Starlink Speed Test In The Middle Of The Russian Invasion Shows 136 Mbps Download Speeds

Usman Pirzada


Starlink Speed Test In The Middle Of The Russian Invasion Shows 136 Mbps Download Speeds

Social media has been playing a key part in disseminating information in war-stricken areas and internet services are usually one of the first things that an enemy targets. When internet services were disrupted in Ukraine on the eve of the Russian invasion, Vice President Mykhailo Fedorov reached out to Elon Musk to request assistance. In a moment that perhaps better fits a Hollywood movie, Musk proceeded to activate the Starlink network over Ukraine and promised to send over more terminals.

Elon Musk Delivers Hundreds Of Starlink Dishys To War-Torn Ukraine Overnight

As it turns out, Elon can really move shipments when he wants to, because in a little over 24 hours, a shipment of Starlink dishes (affectionately called Dishys) has arrived in Ukraine (and already been distributed to some users). This would be quite the logistical feat in ordinary times but is not even the most impressive part of this story as you will see later.

Starlink service is now active in Ukraine. More terminals en route.

— Elon Musk (@elonmusk) February 26, 2022

We can see that the Dishy diagram on the box is of the circular kind - meaning that this is a shipment of Dishy V1s and not Dishy McFlatface (which is the name for the upgraded, square version). There are three rows of 9 boxes with 2 boxes at the very end, for a net total of 29 Dishys visible in the picture. Considering a standard truck length, this means we are easily looking at anywhere between a 110 to 218 Dishys (depending on how long the truck is). It also goes without saying that this picture simply informs us of the lower bound of the shipment (there could, of course, be more trucks not seen in the picture).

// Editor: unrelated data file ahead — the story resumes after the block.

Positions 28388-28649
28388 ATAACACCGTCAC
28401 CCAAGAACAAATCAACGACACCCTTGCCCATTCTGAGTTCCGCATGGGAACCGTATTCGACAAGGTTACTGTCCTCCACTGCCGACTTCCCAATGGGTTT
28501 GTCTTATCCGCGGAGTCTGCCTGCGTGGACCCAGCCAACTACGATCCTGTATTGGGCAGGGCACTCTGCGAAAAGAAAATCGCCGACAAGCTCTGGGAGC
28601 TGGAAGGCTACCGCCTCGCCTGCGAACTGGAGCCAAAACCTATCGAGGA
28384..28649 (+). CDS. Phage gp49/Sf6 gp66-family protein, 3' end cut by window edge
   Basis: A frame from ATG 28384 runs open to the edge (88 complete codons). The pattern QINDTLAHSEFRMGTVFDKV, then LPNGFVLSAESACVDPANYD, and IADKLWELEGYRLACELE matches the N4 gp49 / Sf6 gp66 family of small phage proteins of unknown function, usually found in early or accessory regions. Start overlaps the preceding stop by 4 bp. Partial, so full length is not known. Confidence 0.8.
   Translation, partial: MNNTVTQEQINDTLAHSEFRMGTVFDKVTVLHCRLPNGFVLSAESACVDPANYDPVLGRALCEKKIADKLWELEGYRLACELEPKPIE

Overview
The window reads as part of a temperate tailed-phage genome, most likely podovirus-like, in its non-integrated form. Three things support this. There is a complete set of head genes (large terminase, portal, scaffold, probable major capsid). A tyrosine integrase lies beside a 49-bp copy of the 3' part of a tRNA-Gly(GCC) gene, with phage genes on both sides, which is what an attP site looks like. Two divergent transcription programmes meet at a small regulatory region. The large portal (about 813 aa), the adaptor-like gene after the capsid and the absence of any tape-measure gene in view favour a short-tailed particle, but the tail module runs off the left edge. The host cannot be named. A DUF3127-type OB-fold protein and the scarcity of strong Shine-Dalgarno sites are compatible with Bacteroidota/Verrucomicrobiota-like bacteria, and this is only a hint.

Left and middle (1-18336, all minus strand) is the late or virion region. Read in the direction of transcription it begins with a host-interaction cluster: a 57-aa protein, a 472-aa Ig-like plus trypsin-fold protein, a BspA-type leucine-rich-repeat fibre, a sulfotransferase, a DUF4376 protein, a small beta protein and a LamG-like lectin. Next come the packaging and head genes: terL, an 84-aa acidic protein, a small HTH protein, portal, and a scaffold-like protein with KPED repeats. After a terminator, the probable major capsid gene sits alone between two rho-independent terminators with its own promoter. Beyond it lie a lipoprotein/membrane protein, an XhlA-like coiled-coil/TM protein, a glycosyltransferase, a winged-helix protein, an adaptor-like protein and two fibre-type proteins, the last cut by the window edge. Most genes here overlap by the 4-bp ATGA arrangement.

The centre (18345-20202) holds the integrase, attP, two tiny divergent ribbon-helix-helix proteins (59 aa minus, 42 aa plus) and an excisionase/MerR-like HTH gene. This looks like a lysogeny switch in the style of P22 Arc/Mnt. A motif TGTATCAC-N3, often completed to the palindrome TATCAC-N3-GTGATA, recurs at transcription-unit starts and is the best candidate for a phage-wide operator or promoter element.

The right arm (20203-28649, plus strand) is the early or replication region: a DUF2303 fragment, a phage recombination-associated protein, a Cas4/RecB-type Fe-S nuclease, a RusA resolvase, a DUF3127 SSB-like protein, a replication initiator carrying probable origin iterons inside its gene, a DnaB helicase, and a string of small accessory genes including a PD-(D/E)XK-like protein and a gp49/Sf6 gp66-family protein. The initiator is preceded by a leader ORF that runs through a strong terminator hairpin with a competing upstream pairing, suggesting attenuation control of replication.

The average internet broadband speed in Ukraine, according to is 25 Mbps. A user in Ukraine has already run a speed test on the Dishy V1 (which is probably the first Dishy speed test in an area ravaged by war) and saw a sustained speed of 136 Mbps with a maximum speed of 200 Mbps. Considering the fact that this is almost 5x the national average for bandwidth and is available in a war-torn area - these results are incredibly impressive. His comments also say that this test was without any adjustments and is straight out of the window. Maximum speeds of up to 200 Mbps seem entirely possible in Ukraine with Dishy V1 hardware.

While we are really glad to see Elon reconnect a lot of Ukrainians to the Internet (wifi and routing will amplify the coverage provided by the Dishys exponentially), we would also like to urge caution because there is a chance that Russians could track the signal from the Dishys and use them as a homing beacon for missiles. You can read about this potential avenue of attack here. It is worth noting though, that this requires significant technological expertise and complete air superiority over Ukraine and is likely something Ukrainian forces will already know about (and will have planned accordingly). All in all, it seems like internet disconnections are going to become a thing of the past thanks to Starlink.

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